June 2015 \ Diaspora News \ Indian Arrival Day
Celebrations in Trinidad

By Paras Ramoutar

Amidst the colourful spectacular, parades, speeches, moments of solemnity, prayers and reflection in communities and nationally, Trinidad and Tobago celebrated a milestone occasion on May 30, 2015 marking the 170th anniversary of the arrival of East Indians principally from Uttar Pradesh and Bihar.

Between 1845 and 1917, approximately 148,000 East Indians traversed the choppy seas for three months to come here with the sole purpose of enhancing the economic and social conditions, mainly arresting the decaying agricultural capacity.

President of the Republic of Trinidad and Tobago, Mr Justice Anthony Carmona, whose wife Ms Reema is of East Indian extraction, in his message, pointed out that East Indian culture is characterized and driven by a deep sense of spirituality. “The teachings of Indian holy texts have instilled and embedded in our citizens, positive social values such as humility, respect for elders, sacrifice, hard work and vision. These are essential tools for any nation on its path to meaningful progress.”

President Carmona noted that the East Indian way of life, has notonly survived but, has soared over its 170 years of existence, entering mainstream culture without losing its quintessence. “The mores of East Indian influence continue to maintain their vibrancy and rightful place in the Republic. The eclectic music, spicy foods, colourful dress, ideals and values, endemic to East Indian culture, continue to buttress and support the international uniqueness of Trinidad and Tobago culture, easily recognizable throughout the world,” President Carmona said.

Prime Minister Kamla Persad-Bissessar, the first woman and a Hindu, whose forebears were sourced from Bihar, in her address, pointed out that the East Indians remain one of the pillars of this model nation. “Victory came not by summoning the things that defined our ethnicity, but rather the things that defined our humanity.” She said that while the emotional connection to India remained strong, Trinidad and Tobago became the new home to which we pledged our hearts and passions. Ms Persad-Bissessar pledges to continue her work to deliver a political system where merit and ideas are fully driving forces of the nation’s politics, without referring to the pending general elections due by September 14.

Minister of Justice and Legal Affairs and leader of the Congress of the People, a major partner in the People’s Partnership Government, Mr Prakash Ramadhar, a respectable criminal lawyer, said that, “the East Indians remain a pivotal and integral part of the multicultural nation of Trinidad and Tobago, and there continues the urgency for all peoples, Indians, Africans, Chinese, Syrians and Europeans to work as a single unit. There is no option for any one or group of people, other than all of them, to work in concord and harmony”.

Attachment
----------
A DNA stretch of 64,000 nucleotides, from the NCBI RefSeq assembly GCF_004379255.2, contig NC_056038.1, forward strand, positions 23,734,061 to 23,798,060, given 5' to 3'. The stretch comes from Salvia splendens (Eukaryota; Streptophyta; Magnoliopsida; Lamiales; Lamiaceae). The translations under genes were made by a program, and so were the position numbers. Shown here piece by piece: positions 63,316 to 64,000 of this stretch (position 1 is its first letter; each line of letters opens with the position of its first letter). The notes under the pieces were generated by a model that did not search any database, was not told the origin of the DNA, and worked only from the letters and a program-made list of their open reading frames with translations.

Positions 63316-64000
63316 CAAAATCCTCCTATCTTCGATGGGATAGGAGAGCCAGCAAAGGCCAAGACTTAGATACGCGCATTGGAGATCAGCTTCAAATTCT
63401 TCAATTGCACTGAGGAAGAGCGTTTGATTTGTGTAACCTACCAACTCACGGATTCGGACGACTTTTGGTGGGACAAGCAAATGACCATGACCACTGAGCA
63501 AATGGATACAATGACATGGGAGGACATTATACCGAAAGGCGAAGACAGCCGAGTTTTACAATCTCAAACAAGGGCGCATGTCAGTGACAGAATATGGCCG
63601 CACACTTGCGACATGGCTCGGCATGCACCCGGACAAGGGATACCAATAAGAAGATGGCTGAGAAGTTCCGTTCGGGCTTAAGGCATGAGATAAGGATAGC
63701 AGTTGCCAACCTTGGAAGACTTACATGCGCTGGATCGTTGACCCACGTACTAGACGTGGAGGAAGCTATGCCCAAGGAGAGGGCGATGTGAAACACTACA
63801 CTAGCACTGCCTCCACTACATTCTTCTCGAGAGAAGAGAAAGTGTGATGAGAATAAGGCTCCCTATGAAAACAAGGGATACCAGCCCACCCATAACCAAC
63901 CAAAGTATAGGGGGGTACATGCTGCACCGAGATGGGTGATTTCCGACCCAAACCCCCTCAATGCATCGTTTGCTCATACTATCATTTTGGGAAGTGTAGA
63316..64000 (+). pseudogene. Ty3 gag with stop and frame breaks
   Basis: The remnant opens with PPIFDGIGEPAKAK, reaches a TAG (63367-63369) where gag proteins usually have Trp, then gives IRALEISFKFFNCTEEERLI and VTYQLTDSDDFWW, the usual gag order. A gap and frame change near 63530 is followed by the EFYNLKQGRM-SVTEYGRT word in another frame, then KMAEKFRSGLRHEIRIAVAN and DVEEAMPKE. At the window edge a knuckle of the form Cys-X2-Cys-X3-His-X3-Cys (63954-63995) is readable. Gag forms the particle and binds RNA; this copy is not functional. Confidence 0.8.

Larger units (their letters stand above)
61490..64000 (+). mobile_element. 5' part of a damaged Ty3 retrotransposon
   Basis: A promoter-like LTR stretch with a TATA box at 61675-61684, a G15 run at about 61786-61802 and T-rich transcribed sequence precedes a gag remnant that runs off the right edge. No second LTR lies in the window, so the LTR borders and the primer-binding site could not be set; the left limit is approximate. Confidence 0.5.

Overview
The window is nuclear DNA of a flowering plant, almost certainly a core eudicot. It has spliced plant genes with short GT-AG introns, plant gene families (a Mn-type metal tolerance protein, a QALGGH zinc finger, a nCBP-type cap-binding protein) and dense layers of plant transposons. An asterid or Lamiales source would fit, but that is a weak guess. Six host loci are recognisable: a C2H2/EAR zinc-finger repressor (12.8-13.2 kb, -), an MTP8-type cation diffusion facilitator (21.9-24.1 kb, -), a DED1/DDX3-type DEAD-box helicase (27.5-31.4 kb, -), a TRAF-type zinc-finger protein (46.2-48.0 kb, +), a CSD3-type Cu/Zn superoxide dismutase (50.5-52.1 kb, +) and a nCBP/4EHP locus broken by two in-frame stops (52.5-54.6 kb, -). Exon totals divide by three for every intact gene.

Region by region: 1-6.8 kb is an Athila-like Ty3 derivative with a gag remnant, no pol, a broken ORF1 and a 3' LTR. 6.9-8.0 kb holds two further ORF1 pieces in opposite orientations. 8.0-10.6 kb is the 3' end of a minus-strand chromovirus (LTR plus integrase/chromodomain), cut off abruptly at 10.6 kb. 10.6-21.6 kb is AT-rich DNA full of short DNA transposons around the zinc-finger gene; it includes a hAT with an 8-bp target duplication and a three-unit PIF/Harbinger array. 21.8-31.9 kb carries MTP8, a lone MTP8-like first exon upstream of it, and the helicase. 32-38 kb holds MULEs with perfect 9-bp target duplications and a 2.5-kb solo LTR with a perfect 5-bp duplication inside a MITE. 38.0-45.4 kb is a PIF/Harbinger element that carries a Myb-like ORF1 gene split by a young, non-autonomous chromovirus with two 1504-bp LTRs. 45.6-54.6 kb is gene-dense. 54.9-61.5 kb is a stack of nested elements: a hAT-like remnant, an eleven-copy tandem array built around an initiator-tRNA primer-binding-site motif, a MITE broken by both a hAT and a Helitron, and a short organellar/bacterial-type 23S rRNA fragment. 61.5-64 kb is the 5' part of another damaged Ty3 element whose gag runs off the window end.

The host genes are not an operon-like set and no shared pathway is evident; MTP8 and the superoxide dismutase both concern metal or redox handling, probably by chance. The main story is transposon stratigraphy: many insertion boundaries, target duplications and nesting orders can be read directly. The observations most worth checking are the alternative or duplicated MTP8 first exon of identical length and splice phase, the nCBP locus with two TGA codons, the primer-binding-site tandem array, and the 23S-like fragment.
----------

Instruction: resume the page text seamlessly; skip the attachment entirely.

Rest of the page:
One of the highlights of the Government of India participation was the presence of the UP Folk Group led by Shri Jeetendra Parashar. Their presence on several stages across the country was co-ordinated by the Indian Council for Cultural Co-operation (ICCR), the Mahatma Gandhi Institute for Cultural Co-operation and this country’s Ministry of Arts and Multiculturalism.

The Mere Desh Committee (My Country) now led by the beautiful and enterprising Ms Savitri Praimsingh and which has been in existence for 25 years now, said that, “East Indian culture must remain at the pinnacle of the nation’s asset at all times because culture defines one another”. Ms Praimsingh has taken over the leadership of her father, Mr Ajit Praimsingh who passed away in February 2015 at the age of 62.

Every year, the Committee recognizes several young and old persons from the East Indian diaspora for maintaining and enhancing culture in all its form. The Sanatan Dharma Maha Sabha, the premier Hindu organization, led by Satnarine Maharaj has hosted several religious and cultural functions which culminated on May 30 at the Parvati Girls’ College in Debe, South Trinidad. The National Council of Indian Culture (NCIC) the epicentre of Indian culture, hosted a grand celebration on May 30 with Prime Minister Kamla Persad-Bissessar as its Chief Guest. There were dances by the Kaizan Shakti Dance Group, Prem Shakti Dance Group, the internationally-acclaimed Dil-e-Nadan led by Raymond Ramnarine, Jhaal Ramayan, Nagara Dance and Kajari Bhajans.

Public Relations Officer of the National Council of Indian Culture (NCIC), Mr Surujdeo Mangaroo, said that the Indian diaspora must continue to claim permanence as they have arrived and have fully settled here. “The East Indian must never forget that it has to work with other groups in the enactment of a Caribbean civilization. The Indian diaspora worldwide is now a potent force, and we in Trinidad and Tobago must maintain this balance,” Mr Mangaroo said.

Mr Vishnu Boodhai, President, Caparo Hindu Organization which annually holds national spotlight, said that, “Hindus and East Indian culture must soar at all levels of the society as in it is a way of life for all mankind”. It hosted its celebration on May 24, 2015 where it honoured three national figures: Inspector Ajit Persad, Inspector Sahadeo Singh (posthumously) and 102 year old Heerah Dass. Among other honourees were former Prime Minister, Mr Basdeo Panday and now Minister of Foreign Affairs, Mr Winston Dookeran.

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